Today, we powered down Google Reader. We understand you may not agree with this decision, but we hope you’ll come to love these alternatives as much as you loved Reader.
It’s been six months since Google killed Reader, and a lot has changed. They killed reader, but they didn’t killed RSS. In its wake a dozen good alternatives appeared, some taking over the API, some rebuilding it from scratch with a way better engine. Weird thing, almost no publications mention this in their end of the year overviews.
This is not an overview of options, others did that way better, but an overview of what apps I use to read, curate and store articles and texts.
it’s split in three sections: collecting, reading, archiving.
My go-to service at this moment is FeedWrangler, by David Smith. It’s a fast, stable engine with some good features. It allows for smart lists that automatically exclude certain keywords.
E.g. I follow the regional newspaper of Antwerpen, but don’t care for news outside of my town (in the regional news context, not news in general). So I excluded articles that don’t include Antwerp in their text for these feeds.
Same goes for some tech news feeds which show driver and firmware updates, I only included the models I have at the office, so I’m not overwhelmed with hundred of firmware updates on a weekly basis that don’t involve me. And now at the end of the year I’ve got one that hides all posts involving best of, New Years promises, overview, 2013,..
And a handy one I’ve got is apps, free, promo. You probably get the idea.
I’d kill for a remove duplicates feature that auto-hides articles that are rehashes of the same article though. Like those Apple releases X articles. Every website showing the same screenshot of the same app update. would be handy if when I read one of those, they all are marked as read. Or maybe this is living proof that I follow too much of the same kind of sites and need to curate them a bit better.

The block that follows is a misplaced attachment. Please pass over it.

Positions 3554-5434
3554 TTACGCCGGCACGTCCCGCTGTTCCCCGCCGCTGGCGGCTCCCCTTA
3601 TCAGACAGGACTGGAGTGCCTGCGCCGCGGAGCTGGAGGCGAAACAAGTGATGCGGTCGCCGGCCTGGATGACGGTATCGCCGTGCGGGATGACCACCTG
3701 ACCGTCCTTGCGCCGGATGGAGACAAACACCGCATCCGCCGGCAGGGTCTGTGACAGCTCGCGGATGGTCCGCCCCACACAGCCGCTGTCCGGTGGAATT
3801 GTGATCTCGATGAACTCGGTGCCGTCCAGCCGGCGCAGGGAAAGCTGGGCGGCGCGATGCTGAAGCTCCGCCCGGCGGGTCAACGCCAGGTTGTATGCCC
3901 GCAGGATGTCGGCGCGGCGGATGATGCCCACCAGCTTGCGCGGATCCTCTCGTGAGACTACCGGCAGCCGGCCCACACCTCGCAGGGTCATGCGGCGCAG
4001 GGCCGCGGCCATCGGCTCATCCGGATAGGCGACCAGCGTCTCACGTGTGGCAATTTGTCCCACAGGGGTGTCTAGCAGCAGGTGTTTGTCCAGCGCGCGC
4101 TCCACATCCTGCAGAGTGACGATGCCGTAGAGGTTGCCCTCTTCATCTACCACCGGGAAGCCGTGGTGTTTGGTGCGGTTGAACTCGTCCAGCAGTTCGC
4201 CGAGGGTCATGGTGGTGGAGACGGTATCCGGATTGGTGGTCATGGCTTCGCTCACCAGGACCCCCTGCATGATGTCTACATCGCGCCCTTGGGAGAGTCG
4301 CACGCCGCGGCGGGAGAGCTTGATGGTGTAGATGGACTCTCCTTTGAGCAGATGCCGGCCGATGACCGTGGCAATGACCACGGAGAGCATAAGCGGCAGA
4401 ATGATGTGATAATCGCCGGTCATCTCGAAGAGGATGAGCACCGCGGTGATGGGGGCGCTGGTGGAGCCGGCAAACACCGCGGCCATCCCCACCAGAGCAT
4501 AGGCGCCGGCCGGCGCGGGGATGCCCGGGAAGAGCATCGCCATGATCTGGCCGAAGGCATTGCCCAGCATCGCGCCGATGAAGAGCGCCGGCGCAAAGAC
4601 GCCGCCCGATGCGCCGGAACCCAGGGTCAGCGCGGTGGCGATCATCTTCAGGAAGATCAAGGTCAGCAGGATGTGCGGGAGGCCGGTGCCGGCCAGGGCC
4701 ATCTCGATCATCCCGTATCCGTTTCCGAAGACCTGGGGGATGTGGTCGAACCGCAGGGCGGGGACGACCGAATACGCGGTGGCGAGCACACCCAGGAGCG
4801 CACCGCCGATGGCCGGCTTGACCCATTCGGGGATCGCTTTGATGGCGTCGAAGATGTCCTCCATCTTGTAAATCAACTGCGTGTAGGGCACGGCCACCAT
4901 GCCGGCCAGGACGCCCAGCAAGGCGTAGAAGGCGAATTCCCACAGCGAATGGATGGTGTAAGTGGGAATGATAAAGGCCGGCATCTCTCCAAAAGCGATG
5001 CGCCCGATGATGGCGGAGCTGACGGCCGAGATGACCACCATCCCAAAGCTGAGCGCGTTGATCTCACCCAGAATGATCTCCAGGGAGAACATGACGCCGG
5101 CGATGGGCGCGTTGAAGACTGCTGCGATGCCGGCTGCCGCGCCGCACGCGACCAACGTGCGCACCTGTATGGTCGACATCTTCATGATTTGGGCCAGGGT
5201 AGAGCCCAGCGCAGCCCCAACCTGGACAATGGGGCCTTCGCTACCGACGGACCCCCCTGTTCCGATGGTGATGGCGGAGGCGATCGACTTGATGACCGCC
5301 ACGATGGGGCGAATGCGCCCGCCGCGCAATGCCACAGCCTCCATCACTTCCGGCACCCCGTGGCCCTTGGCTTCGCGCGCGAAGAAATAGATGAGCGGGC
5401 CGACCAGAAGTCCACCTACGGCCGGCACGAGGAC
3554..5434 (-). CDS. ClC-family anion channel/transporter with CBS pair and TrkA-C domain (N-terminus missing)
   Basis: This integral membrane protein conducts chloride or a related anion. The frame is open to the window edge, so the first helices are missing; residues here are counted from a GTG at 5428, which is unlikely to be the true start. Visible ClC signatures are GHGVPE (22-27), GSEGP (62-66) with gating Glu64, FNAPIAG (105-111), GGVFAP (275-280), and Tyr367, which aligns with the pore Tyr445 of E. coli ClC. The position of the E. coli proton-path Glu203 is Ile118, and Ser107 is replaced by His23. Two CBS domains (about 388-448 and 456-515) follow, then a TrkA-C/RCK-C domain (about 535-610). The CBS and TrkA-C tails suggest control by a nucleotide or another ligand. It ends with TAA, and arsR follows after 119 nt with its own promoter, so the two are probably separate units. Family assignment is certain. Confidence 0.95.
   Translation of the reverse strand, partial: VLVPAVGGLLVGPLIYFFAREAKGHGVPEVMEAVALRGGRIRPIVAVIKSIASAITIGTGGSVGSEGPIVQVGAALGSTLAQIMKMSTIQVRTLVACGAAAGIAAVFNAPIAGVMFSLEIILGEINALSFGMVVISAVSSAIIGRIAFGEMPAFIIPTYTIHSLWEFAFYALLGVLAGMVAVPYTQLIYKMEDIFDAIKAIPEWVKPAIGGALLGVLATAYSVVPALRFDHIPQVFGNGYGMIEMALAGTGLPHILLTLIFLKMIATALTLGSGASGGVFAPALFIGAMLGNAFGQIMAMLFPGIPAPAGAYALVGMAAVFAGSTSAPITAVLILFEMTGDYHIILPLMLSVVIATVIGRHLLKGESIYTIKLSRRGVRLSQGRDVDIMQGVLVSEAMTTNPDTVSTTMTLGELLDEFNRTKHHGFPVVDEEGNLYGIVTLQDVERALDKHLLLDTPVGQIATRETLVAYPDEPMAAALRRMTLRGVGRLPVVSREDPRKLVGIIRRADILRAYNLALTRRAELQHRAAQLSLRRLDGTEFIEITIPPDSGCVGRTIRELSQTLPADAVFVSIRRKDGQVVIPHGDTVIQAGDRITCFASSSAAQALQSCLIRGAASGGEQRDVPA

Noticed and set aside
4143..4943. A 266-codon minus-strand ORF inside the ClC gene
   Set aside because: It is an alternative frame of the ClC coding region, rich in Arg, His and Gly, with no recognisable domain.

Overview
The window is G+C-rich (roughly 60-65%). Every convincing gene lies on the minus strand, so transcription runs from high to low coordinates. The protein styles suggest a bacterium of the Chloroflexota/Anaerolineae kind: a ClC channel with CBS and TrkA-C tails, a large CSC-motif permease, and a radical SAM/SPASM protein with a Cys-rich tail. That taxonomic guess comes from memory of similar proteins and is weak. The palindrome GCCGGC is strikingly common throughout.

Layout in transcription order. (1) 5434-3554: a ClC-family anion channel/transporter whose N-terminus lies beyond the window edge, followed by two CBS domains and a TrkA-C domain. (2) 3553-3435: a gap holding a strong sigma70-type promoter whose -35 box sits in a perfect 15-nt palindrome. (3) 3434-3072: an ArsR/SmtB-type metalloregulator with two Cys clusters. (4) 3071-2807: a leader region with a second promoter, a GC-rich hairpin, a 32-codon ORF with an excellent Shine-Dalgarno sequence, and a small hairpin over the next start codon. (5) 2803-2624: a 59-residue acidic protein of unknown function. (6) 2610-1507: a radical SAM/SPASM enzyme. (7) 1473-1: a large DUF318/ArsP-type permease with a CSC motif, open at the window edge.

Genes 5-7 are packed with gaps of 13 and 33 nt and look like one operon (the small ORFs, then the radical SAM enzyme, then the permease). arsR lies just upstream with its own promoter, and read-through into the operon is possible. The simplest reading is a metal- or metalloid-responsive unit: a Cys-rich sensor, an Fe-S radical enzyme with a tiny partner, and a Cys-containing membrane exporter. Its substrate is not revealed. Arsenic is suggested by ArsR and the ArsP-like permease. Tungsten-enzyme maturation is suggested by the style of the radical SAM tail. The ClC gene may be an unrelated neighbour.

My feeds are organizes in 12 folders ranging from 0. Read&Trus,. 1. Apple, 2. Tech, 3. Developer to 10 Coffee, 11 Humor and 12 Varia. I specifically added a number in front of them so that they always are in the same order and the importand ones are on top.
Read and Trust grew out of the now dead publication and contains blogs by prominent Apple blogs hosted by one or two voices. The Grubers, Viticci’s, Dalrymples and Chambers of the world.
Last year if you’d asked me what app I used on the Mac, iPhone or iPad my answer would be Reeder for all three. This year, I’m using Reeder 2 on the iPhone, Mr. Reader with the Reeder skin on my iPad and ReadKit on the Mac. I’m still looking for a better Mac app, but I seldom read on the Mac, so it’s not that big of a deal.
I prefer Mr. Reader over Reeder because of its better integration with other apps thanks to its great URL-scheme support and its superior navigation.
Skimming through my feeds is something I do multiple times a day. I read the short ones, ignore most of them, and save the ones I want to read to Pocket. It’s a stable container for everything I’d like to read later that seamlessly syncs across all my devices.
I played with Safari’s Reading List but prefer a standalone App on my devices so that reading is separated from browsing. And its integration with Evernote is a make or break kinda deal for me.
Pocket really is a waiting area for everything I want to read or do next. It’s an inbox for all things I want to get to, and doesn’t only contain text or video. It also contains tutorials I want to follow. Tips and tricks, github links to code I want to try out, or things I went to checkout and maybe order online.
Each Sunday I spend the morning clearing out the list. I read what I want to read, archive what I want to keep, and at the end of the day, I archive all that’s left In the list. If I didn’t read it during the past week, I sure as hell won’t read it the following week. Keep it up, and I’ll probably end up with a pile of unread articles that probably lost their relevancy if and when I finally do get the chance to read them all.
So every Sunday night I declare Read it Late- bankruptcy. (With the exception of Movie reviews. These only become relevant after I finally get to see the movie.)
Apparently I read the equivalent of 92 times the Great Gatsby last year, which is, surprisingly, a lot.
Where FeedWrangler and Mail are my inboxes for words and tasks, Pocket and OmniFocus my todo-list, Evernote is my archive.
I store everything that’s worth remembering into that app. It contains my recipes, guides, terminal snippets, serials,… Basically everything that’s not a document.
So after reading an article, if it’s good I tag it and send it to a Text-notebook in Evernote. If it’s a guide I want to refer back to, it’s send to a Mac or iOS notebook.
Evernote is one of these apps that you need to force yourself to use at first, and that only earns its credit after using it for a long while. But when you feed it enough content, it suddenly changes into something that you can’t live without.
Seriously, my Evernote contains most of my professional knowledge and loosing it would be a disaster.
In the end, most of what I’ve written down here, isn’t new. It’s not groundbreaking. But it’s a workflow that works for me.